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The Mark of Athena
by Rick Riordan


Book Three in the Heroes of Olympus series, following The Lost Hero and The Son of Neptune.
It is set in the same universe as the Percy Jackson series and The Kane Chronicles.
This review may contain spoilers for previous books in the series.


Annabeth, Jason, Piper and Leo have traveled across the country to Camp Jupiter, hoping to unite the two demigod camps in preparation for battle with Gaea and the giants. When they arrive, things (naturally) don’t fall out according to plan, and after scooping up Percy Jackson and his new friends Hazel and Frank, the seven half-bloods set out to fulfill a prophecy made in ancient times, recently revealed by the harpy Ella. With a pack of angry Roman campers tailing them, the group must leave America and fly back to the old world to defeat an ancient evil and recover the Mark of Athena.

Each chapter is narrated by a different person, and while this device worked fairly well in earlier books, jumping around between the various teenagers’ POV can get confusing when you have to keep track of seven of them! It’s a bit clumsy and unwieldy. (Now that I think about it, I don’t think Riordan even used all seven perspectives. If he does that in the next book, it really will be a whirlwind.)

As in previous books in this series, the story’s strongest when it looks back to classic mythology. Riordan further explores the clash of cultures when Romans adopted the Greek gods, and how it changed them. Athena, for example, was a warrior goddess to the Greeks, but since the Romans already had their own war goddess this aspect of her powers was greatly reduced when she became Minerva. Minerva was also a virgin goddess, which means a daughter of Athena like Annabeth is subject to some strange looks when she visits Camp Jupiter. Moments like these are hilarious, and really make the book fun and believable.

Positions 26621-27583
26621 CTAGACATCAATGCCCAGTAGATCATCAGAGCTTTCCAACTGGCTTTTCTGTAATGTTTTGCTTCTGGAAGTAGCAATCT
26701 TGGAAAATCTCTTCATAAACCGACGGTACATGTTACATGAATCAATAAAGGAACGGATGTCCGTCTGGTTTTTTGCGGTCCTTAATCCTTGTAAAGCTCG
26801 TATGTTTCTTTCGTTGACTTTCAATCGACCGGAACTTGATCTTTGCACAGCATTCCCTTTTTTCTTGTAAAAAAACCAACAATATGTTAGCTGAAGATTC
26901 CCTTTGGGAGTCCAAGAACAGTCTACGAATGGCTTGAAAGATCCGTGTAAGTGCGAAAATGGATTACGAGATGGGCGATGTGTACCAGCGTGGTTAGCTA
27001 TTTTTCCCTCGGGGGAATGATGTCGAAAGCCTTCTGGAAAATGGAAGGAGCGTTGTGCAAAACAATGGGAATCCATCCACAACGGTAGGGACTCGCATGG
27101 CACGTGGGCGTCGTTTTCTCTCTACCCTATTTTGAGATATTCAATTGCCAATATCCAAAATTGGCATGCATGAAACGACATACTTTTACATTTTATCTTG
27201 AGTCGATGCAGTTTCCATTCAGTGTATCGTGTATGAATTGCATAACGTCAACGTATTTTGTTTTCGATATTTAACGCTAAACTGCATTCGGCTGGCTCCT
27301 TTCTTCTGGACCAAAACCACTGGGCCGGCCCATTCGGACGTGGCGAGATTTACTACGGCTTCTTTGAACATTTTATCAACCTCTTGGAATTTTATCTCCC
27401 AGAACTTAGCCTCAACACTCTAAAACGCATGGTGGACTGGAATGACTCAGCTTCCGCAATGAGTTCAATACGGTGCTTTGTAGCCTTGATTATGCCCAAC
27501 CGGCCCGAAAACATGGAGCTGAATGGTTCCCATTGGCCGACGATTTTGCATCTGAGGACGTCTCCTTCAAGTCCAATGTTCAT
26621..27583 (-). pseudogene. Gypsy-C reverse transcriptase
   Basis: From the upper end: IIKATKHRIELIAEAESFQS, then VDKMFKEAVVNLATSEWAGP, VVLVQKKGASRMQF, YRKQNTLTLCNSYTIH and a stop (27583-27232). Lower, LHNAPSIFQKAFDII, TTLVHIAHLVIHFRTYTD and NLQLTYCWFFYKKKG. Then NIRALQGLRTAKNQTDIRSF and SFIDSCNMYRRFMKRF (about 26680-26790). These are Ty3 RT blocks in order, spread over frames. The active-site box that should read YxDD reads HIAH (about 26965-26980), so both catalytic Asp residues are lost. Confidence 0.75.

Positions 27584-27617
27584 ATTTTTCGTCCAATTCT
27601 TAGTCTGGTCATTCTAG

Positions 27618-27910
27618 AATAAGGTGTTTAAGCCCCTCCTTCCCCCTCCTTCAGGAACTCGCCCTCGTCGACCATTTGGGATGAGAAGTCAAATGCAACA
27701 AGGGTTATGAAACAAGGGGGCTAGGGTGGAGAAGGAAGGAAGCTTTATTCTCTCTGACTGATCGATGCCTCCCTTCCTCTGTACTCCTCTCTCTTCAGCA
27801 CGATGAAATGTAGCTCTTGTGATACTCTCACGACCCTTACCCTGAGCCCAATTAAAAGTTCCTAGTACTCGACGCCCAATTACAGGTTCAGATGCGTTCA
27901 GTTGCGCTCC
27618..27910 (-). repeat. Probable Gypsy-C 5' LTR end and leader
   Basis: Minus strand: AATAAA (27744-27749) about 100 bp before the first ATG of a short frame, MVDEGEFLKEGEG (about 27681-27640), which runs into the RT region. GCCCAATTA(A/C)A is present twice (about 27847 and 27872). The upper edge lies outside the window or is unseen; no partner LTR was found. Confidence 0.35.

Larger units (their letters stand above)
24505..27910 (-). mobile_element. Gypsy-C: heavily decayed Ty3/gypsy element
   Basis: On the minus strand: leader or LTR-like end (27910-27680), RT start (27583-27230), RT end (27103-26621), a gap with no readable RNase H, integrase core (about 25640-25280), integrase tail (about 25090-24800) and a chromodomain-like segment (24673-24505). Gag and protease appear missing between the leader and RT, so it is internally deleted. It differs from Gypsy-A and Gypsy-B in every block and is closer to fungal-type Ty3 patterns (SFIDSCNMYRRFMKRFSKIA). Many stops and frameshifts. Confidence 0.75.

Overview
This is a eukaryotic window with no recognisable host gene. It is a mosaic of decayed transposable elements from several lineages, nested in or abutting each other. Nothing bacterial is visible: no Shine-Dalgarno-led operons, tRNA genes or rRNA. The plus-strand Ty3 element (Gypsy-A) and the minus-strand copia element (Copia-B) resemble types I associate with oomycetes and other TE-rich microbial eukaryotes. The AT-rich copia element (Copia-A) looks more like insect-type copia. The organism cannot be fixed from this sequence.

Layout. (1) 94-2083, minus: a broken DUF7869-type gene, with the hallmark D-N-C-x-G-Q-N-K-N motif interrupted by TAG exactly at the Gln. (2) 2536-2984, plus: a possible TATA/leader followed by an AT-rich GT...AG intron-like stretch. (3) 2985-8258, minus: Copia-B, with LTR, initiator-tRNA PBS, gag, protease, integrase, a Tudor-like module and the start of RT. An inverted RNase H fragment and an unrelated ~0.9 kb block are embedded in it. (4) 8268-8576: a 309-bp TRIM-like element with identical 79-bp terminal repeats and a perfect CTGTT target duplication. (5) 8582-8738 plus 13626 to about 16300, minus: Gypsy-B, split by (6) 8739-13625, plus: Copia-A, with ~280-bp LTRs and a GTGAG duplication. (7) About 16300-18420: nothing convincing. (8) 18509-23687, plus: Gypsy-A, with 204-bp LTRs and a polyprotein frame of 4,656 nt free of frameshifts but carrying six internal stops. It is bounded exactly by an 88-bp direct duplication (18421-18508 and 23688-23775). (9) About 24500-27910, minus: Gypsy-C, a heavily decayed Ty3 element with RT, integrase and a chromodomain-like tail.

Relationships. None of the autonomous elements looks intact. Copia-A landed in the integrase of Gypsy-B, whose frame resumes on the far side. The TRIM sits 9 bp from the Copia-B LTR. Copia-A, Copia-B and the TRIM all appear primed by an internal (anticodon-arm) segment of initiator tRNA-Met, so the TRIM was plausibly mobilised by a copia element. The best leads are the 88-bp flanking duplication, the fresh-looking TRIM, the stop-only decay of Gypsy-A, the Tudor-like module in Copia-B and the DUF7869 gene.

But then we fall back to the same old problem: too many characters. It’s hard to simultaneously develop seven personalities and keep them equally interesting. I’m sure every character has his or her fans, but personally I could do with a lot less Frank and Hazel and Leo. Their personalities are a bit one-note.

Oh well. Riordan keeps the story moving forward with lots of action and some memorable interpretations of Hercules, Archimedes and Arachne. The story ends on a killer cliffhanger, which means I’ve got to pick up the next volume soon and continue the adventure.

4 out of 5 stars


To read more about The Mark of Athena, buy it or add it to your wishlist click here.





Peeking into the archives...today in:
2013: Forged by Jonathan Keats
2012: When the Wind Blows by Raymond Briggs
2011: Random behind-the-scenes blogginess
2010: News: Amazon Pulls All Macmillan Titles
2009: Atticus of Rome and Pandora of Athens by Barry Denenberg

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